If signed into law, the act would obligate the U.S. government to “delay, degrade, and ultimately defeat an attempt by the People’s Republic of China to [use military force to seize control of Taiwan].” It would be useful to stop and consider what those confident words would mean for America in practical terms on the ground, on and under the seas, and in the skies of the Asia-Pacific region. It doesn’t take long to realize it would be bad for the United States.

Any act or treaty the United States enters into should unequivocally have the net result of a more secure America, preserving (or expanding) the country’s ability to prosper. It is obviously not in America’s interest to tie itself to another state or entity if America must absorb all the risks and costs while the other party reaps the majority of the benefits. Extending a security guarantee to Taiwan fails in the first requirement and thoroughly meets the second.

Recent wargames jointly conducted by the Pentagon and RAND Corporation have shown that a military clash between the United States and China, especially over the Taiwan issue, would likely result in a U.S. defeat. In simulated wargames between the United States and China, RAND analyst David Ochmanek bluntly said America got “its ass handed to it.”

If China committed all-out to seize Taiwan, Ochmanek explained, then it could accomplish its objective  “in a finite time period, measured in days to weeks.” The reason, he said, is because it’s not, “just that they’ll be attacking air bases in the region. They’ll be attacking aircraft carriers at sea . . . They’ll be attacking our sensors in space. They’ll be attacking our communications links that largely run through space.”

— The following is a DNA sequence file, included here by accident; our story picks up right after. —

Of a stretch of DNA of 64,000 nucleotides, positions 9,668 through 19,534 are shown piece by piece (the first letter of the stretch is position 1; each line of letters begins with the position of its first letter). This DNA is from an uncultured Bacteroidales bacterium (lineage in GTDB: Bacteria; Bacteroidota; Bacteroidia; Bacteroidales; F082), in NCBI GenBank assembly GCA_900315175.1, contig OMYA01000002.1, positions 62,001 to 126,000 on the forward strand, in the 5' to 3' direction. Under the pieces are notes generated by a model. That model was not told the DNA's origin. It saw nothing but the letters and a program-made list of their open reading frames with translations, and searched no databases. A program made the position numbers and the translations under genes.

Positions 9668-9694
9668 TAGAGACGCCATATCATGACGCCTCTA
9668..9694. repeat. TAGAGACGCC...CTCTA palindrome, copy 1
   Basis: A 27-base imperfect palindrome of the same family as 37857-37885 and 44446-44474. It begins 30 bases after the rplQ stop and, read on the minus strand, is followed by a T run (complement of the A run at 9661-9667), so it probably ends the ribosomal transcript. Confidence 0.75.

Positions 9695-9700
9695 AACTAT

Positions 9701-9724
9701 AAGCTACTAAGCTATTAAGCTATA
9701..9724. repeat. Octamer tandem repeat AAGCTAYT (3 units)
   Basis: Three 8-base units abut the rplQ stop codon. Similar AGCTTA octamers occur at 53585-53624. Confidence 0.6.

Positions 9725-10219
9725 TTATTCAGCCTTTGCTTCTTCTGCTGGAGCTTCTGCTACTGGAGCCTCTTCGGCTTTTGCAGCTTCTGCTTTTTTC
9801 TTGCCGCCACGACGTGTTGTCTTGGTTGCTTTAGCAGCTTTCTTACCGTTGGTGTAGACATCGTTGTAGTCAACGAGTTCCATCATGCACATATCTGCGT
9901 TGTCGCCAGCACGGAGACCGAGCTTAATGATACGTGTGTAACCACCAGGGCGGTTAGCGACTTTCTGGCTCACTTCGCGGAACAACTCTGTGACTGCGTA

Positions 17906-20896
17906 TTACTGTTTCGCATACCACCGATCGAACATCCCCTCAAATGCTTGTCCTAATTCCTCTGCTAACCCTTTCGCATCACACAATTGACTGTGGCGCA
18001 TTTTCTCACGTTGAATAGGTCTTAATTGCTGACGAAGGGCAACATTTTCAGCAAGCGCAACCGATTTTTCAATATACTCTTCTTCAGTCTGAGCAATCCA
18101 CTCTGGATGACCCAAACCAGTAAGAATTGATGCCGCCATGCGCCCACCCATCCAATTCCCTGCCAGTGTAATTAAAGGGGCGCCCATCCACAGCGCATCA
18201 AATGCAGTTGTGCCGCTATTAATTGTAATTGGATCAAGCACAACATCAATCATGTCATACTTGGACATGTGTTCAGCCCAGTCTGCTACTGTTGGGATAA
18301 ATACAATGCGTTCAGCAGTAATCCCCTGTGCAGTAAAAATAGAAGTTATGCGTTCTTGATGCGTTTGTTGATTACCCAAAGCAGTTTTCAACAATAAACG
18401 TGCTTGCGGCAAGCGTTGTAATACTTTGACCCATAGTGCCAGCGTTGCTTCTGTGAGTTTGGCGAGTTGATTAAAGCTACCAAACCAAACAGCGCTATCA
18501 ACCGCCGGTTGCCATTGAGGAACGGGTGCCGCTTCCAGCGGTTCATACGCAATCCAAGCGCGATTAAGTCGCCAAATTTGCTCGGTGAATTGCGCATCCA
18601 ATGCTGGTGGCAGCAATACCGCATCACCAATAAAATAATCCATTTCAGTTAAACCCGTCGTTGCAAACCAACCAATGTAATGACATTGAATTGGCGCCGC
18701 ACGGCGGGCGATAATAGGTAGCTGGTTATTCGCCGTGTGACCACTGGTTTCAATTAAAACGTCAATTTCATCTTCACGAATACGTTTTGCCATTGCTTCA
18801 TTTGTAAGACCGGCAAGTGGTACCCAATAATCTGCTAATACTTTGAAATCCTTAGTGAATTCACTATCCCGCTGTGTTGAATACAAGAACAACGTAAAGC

As the emailer who sent me the link to this article noted, I’ve been warning of this for years. They say one should choose one’s battles carefully… one should be even more careful in choosing one’s wars. And regardless of how one’s assessment might differ from mine or from the Rand wargamers, it should be impossible to argue with the author’s conclusion that “it doesn’t make sense to risk military defeat or financial ruin when our interests are not directly threatened.”


No, there will be no naval war

The answer is clear due to two reasons. First, the USA cannot lose an economic war with China. And second, the USA cannot win a naval war with China.

Is the U.S., preoccupied with a pandemic and a depression that medical crisis created, prepared for a collision with China over Beijing’s claims to the rocks, reefs and resources of the South China Sea?

For that is what Mike Pompeo appeared to threaten this week.

“The world will not allow Beijing to treat the South China Sea as its maritime empire,” thundered the secretary of state.

“America stands with our Southeast Asian allies and partners in protecting their sovereign rights to offshore resources … and (we) reject any push to impose ‘might makes right’ in the South China Sea.”